This cat is very loyal and affectionate, and loves to spend time with her owners. The Bengal is also a highly intelligent and curious breed that needs a lot of mental stimulation to stay healthy and happy.
Since tabby isn’t a single cat breed, it’s a bit challenging to precisely describe its temperament. However, Spruce Pets points out that tabby cats are adventurous, outgoing, and friendly.
Therefore, you can expect to have a lot of fun with the Bengal Tabby kitten!
This hybrid is friendly, outgoing, and social – so, it makes a great companion for families with children.
The Bengal Tabby mix loves adventures and being close to its humans, and will need a lot of toys and fun adventures. This curious cat shouldn’t get bored, and will enjoy scratching posts, as well as some nice tall cat trees.
Bengal Tabby Kitten Health
One of the most important things future cat owners should consider is a cat’s health and the potential health conditions it might suffer from.
When it comes to hybrid felines, it’s necessary to be aware of both of their parent breeds’ known diseases.
Bengals might suffer from Progressive Retinal Atrophy, Hypertrophic Cardiomyopathy, and Pyruvate Kinase Deficiency.
Pyruvate Kinase Deficiency is a condition that causes red blood cells to break down faster than normal, which leads to anemia in cats.
According to Robert Grahn and his associates , testing for this disease is recommended for several breeds, including Bengals, and all its hybrids.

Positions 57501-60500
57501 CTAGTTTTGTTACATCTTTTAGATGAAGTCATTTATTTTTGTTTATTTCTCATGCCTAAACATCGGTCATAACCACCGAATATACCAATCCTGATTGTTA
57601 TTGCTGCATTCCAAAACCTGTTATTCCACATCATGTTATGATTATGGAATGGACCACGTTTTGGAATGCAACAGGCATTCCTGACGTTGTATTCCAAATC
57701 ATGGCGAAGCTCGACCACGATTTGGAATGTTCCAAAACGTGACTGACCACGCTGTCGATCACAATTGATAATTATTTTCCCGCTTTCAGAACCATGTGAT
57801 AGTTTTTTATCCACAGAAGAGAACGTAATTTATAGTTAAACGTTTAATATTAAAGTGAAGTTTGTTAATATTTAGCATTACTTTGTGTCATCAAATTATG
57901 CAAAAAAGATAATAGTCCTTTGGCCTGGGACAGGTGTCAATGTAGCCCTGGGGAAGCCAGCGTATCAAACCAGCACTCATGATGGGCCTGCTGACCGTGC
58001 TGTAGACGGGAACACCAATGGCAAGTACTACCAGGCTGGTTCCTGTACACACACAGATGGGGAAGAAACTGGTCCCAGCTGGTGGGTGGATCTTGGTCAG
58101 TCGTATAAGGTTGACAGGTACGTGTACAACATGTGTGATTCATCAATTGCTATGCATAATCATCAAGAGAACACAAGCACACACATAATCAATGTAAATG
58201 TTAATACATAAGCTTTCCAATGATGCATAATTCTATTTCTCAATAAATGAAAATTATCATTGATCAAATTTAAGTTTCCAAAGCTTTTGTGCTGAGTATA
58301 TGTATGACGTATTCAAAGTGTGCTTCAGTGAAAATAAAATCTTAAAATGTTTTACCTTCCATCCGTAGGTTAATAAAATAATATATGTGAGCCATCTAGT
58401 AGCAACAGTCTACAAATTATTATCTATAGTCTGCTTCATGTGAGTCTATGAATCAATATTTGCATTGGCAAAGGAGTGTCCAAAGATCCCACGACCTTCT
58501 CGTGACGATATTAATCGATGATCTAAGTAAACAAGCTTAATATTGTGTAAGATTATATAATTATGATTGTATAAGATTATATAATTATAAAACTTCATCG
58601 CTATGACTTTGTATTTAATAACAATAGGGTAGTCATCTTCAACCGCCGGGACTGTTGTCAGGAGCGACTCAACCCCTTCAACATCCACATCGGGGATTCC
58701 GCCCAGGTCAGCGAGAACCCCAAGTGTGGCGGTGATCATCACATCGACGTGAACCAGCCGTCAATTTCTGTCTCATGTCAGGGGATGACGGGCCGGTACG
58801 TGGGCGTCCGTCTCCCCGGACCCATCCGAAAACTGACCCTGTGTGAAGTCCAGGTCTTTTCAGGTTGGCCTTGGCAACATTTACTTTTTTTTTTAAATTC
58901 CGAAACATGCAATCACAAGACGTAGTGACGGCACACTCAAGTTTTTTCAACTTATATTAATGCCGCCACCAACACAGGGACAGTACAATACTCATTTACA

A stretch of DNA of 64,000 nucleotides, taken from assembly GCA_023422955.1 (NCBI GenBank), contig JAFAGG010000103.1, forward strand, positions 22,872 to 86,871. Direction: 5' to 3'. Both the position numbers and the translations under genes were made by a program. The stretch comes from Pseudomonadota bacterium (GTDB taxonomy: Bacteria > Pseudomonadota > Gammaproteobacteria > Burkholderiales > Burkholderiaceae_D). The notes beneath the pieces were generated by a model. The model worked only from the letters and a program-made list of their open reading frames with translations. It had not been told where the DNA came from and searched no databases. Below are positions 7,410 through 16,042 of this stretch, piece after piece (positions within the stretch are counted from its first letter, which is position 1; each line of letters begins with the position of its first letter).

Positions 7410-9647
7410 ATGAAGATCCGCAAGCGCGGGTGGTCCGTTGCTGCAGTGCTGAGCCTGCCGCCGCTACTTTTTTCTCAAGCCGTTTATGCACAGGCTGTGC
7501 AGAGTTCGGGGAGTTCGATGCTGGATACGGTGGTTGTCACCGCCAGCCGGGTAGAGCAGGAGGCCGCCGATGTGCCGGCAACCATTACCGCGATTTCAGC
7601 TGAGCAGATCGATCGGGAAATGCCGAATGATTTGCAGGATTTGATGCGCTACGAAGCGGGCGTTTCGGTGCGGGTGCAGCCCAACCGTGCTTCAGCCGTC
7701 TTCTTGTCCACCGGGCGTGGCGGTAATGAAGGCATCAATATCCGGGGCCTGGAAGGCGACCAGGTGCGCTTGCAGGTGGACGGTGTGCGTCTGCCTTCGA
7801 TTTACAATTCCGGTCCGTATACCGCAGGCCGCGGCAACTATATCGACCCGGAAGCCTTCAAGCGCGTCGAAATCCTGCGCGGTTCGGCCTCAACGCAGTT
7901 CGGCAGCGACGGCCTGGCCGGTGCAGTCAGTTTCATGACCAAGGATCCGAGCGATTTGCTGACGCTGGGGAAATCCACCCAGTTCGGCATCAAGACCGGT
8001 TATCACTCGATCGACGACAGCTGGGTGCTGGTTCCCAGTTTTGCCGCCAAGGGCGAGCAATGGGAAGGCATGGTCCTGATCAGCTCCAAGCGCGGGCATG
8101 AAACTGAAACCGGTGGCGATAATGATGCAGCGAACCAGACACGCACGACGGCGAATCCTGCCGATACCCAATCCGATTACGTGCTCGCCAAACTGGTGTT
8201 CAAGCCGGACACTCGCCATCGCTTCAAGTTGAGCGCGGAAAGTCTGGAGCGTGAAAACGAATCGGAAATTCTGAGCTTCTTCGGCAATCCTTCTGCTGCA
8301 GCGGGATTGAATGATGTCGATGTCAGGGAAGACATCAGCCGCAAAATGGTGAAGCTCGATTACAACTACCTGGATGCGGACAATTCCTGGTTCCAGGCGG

Some common health problems in tabby cats are upset stomach, lower urinary tract problems, worms, and upper respiratory infections.
The best way of keeping your kitten healthy is by taking it for annual check-ups with the veterinarian. Of course, if you notice any unusual behaviors and symptoms, you should also contact a vet as soon as possible.
Other important things to take care of are giving your cat high-quality food, providing her with both physical and mental stimulation, and, of course – giving her all of your love and attention.
Bengal Tabby Kitten Lifespan
Bengals have a quite long life expectancy – from 12 up to even 20 years. The average lifespan of tabby cats is 12 to 15 years, but some might live even longer, if they’re in good health, and if they live in decent life surroundings.
So, your Bengal Tabby kitten is likely to spend a nice amount of time by your side!
Just make sure you’re doing your best to keep this cat healthy, happy, and satisfied.
Is a Bengal Tabby kitten a good choice for you and your family?
If you would like to have a cat with wild looks, and an outgoing and gentle personality – I would say yes, you should definitely go with this hybrid!
This cat has a unique appearance and a sweet personality that makes her a great choice for a family companion.
Also, with adequate care, this mix is likely to live a very long time with you.
I hope you’ve liked our description of this mixed kitten, and that you’ll soon welcome this friendly little tiger into your home.
 Grahn RA, Grahn JC, Penedo MC, Helps CR, Lyons LA. Erythrocyte pyruvate kinase deficiency mutation identified in multiple breeds of domestic cats. BMC Vet Res. 2012 Oct 30;8:207. DOI, Retrieved July 03, 2023.